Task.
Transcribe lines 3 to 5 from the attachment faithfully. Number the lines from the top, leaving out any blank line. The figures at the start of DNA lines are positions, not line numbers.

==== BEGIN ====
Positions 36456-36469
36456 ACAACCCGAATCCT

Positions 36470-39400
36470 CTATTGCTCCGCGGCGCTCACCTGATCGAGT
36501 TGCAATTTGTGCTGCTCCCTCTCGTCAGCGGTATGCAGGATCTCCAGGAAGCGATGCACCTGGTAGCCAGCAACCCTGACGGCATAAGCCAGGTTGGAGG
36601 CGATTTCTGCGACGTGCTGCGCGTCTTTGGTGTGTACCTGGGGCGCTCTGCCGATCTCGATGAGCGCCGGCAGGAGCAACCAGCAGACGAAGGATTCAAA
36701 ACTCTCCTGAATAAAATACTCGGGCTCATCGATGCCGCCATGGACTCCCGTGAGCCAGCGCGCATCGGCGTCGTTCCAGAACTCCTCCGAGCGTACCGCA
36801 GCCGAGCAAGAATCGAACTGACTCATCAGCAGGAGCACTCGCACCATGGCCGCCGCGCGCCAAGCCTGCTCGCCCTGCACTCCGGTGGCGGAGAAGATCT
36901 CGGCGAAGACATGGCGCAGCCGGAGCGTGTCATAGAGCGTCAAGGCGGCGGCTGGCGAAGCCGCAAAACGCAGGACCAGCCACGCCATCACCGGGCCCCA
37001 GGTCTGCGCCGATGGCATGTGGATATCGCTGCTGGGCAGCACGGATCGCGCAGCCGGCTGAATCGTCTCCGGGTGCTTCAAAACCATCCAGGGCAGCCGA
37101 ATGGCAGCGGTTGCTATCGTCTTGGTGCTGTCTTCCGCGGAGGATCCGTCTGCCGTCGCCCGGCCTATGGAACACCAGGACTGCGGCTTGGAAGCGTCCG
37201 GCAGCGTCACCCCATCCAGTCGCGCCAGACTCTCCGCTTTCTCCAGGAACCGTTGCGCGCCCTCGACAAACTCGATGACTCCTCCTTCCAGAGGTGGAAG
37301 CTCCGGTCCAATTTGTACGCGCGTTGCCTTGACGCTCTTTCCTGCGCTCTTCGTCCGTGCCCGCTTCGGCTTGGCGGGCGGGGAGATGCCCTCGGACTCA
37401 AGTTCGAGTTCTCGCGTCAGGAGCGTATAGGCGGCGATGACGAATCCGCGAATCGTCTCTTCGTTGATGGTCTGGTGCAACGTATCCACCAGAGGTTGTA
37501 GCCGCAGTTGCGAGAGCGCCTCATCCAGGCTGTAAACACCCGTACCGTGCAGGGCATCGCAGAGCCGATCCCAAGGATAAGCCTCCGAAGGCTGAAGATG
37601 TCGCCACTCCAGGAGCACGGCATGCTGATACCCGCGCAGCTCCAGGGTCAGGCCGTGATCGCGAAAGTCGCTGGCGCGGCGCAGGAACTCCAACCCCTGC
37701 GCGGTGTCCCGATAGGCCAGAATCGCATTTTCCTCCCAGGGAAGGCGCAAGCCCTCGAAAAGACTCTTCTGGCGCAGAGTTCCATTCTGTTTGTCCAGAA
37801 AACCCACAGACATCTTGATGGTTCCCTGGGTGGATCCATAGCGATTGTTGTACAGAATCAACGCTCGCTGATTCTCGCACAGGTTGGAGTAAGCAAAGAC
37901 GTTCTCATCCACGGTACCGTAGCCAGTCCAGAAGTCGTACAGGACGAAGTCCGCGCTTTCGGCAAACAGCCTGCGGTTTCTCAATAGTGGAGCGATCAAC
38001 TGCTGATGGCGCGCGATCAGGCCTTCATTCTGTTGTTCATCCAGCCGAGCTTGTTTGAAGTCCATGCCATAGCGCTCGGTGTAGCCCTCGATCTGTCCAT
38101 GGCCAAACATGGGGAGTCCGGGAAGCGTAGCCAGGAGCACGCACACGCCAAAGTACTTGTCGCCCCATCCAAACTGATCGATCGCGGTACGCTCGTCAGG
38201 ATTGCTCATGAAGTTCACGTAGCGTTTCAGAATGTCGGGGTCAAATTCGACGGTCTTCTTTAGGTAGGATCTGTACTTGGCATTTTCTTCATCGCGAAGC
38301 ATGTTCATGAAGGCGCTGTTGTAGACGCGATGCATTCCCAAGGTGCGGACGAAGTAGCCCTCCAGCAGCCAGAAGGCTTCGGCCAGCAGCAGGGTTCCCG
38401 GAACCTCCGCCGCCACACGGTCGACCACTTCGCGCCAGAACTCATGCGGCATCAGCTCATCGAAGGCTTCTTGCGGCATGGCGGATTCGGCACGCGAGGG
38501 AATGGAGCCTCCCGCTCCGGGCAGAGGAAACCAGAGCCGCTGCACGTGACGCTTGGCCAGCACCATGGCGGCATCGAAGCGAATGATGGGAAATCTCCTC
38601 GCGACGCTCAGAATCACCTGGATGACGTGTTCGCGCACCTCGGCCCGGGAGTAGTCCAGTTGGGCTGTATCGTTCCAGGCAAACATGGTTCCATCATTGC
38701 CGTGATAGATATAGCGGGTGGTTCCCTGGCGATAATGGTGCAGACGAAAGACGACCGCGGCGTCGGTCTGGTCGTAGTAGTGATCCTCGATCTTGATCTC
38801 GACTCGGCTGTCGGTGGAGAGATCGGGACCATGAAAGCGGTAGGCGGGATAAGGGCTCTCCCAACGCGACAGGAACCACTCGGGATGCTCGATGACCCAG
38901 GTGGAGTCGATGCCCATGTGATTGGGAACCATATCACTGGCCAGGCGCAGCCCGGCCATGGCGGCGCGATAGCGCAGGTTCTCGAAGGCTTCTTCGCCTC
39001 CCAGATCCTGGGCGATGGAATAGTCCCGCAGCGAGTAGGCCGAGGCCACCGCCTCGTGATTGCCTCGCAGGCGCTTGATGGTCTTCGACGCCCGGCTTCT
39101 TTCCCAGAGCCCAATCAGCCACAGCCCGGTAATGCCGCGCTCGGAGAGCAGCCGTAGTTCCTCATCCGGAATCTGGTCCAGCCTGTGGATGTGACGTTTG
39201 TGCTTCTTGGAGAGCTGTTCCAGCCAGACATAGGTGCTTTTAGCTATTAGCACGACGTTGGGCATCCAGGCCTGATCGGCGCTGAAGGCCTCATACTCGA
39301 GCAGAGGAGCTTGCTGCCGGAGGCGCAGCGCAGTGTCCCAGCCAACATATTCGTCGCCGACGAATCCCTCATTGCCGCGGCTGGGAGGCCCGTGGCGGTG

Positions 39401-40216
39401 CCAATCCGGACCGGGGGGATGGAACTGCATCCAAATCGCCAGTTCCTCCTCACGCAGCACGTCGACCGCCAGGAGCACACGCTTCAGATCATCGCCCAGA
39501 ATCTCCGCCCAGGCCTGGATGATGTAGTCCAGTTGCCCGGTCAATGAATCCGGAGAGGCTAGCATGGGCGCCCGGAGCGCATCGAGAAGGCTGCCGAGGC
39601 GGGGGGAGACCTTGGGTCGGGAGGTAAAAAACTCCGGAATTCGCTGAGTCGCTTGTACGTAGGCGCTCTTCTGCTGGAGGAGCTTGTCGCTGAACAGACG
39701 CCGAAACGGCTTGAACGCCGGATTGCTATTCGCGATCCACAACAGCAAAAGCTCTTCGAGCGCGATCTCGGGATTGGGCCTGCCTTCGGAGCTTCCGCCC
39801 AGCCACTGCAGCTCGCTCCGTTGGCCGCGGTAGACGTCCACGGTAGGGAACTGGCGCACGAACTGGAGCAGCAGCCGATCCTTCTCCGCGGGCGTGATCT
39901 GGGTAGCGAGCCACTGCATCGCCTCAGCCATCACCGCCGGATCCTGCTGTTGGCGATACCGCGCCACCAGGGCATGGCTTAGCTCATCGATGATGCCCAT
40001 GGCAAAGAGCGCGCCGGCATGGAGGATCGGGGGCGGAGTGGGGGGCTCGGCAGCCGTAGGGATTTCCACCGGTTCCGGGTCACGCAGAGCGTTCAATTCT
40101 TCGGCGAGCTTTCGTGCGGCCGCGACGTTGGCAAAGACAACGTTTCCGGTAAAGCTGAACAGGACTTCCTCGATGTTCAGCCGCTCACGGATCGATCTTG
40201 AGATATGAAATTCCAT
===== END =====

Positions 36470-39400
36470 CTATTGCTCCGCGGCGCTCACCTGATCGAGT
36501 TGCAATTTGTGCTGCTCCCTCTCGTCAGCGGTATGCAGGATCTCCAGGAAGCGATGCACCTGGTAGCCAGCAACCCTGACGGCATAAGCCAGGTTGGAGG